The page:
What's the Best Approach to MAS Competition? Strategery.

This post was written by Joelle E.K. Laszlo.

Late last summer, we blogged on an interim rule designed to increase competition for multiple-award schedule (“MAS”) contracts issued by civilian government agencies. The interim rule took effect even as the implementing agencies sought comments on its provisions. One year and just seven comments later, the final rule, tweaked only slightly from its predecessor, is set for launch. While its potential impact is difficult to predict, snarky blog titles aside, the best approach is one that includes both caution and optimism.

The two most significant changes in the final rule: (1) correct, to $103 million, the threshold amount above which single-award blanket purchase agreements (“BPAs”) are precluded (except under very limited circumstances); and (2) remove the requirement that an ordering activity’s competition advocate approve the exercise of an option under a single-award BPA. A third change requires an ordering activity to evaluate the reasonableness of the total price for the staffing proposed, when a BPA includes the provision of services on an hourly basis. The final rule takes effect April 2.

As reported in our earlier blog, the rule change will likely permit thrifty contracting officers (“COs”) to more easily shop the market, especially when placing orders under BPAs. In fact, the final rule requires a CO to seek a price reduction whenever an order or BPA exceeds the simplified acquisition threshold. One commenter to the interim rule argued that this requirement may cause future offerors to significantly inflate their starting prices in anticipation of multiple rounds of price reduction (either as a result of competition or direct request). The irony of that prospect is that if a competition is not so competitive, the government may not wind up getting the lowest possible price.

As we have before, we recommend a calm and rational approach to future MAS contracting. An overly clever strategy will probably be just that – overly clever, and not necessarily winning. The wise contractor will also be careful, however, not to misunderestimate its competitors.

Government Contractor Successfully Defends Its Senior Executive Compensation Costs

This post was written by Stephanie E. Giese.

The issue of senior executive compensation limits continues to be a contentious one for the federal government and its contractors. This may explain why the limit has not been raised since 2010 from the current amount of $693,951. In fact, the Obama administration has proposed lowering senior executive compensation limits to $200,000, the level it caps salaries for its own executives. Given the administration’s focus, this is an area where we are likely to see more litigation. The Appeals of J.F. Taylor, Inc., ASBCA Nos. 56105, 56322 (January 18, 2012) (“JFT”) is an example of such litigation that was recently decided in favor of the contractor.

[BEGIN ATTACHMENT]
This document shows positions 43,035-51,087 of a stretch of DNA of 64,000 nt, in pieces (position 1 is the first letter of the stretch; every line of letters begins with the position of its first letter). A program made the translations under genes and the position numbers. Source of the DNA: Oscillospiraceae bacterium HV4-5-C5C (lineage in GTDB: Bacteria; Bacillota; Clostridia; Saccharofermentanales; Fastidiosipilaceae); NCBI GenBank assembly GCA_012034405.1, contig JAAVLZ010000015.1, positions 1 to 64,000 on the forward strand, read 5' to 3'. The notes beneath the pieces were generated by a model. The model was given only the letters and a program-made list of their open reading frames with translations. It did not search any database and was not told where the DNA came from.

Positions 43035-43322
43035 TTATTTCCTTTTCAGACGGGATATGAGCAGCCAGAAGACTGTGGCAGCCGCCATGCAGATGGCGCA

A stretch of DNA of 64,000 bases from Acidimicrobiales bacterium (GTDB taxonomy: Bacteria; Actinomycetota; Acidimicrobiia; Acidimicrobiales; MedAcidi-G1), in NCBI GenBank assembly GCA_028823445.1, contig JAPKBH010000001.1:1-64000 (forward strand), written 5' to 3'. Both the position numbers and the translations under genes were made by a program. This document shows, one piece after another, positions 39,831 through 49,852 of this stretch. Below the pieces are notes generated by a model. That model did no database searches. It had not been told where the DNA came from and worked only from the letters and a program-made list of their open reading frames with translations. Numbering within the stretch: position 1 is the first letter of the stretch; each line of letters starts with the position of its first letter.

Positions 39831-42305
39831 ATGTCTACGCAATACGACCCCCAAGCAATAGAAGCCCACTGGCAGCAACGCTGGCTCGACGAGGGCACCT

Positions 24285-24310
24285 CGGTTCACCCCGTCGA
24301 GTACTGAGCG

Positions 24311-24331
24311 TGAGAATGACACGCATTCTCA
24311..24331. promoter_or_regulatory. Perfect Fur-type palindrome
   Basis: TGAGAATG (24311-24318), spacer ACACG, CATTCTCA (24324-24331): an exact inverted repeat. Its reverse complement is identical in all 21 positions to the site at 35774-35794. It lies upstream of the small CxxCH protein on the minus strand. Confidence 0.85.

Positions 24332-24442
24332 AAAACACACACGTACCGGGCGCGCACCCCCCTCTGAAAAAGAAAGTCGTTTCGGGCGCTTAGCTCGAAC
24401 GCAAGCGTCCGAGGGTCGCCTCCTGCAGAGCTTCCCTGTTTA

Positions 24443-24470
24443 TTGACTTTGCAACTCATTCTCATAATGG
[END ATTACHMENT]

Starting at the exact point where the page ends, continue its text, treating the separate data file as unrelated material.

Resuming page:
The JFT decision is relevant to contractors subject to Federal Acquisition Regulation (“FAR”) 31.205-6(p), the federal limitation on the allowability of compensation for senior executives. This benchmark limitation is the maximum amount a contractor may seek reimbursement for under its government contracts, but does not limit the compensation an executive may earn. Further, the limit that applies to small-to-midsize government contractors may actually be lower than the benchmark limitation. Regardless of the size of the contractor, a contractor subject to FAR 31.205-6(p) must show that the executive compensation costs it charged the government are reasonable in order for the government to reimburse those costs. To evaluate reasonableness, Defense Contract Audit Agency (“DCAA”) conducts a statistical analysis considering factors such as industry, company revenue relative to other companies in the same industry, geographic location, and the executive position being evaluated.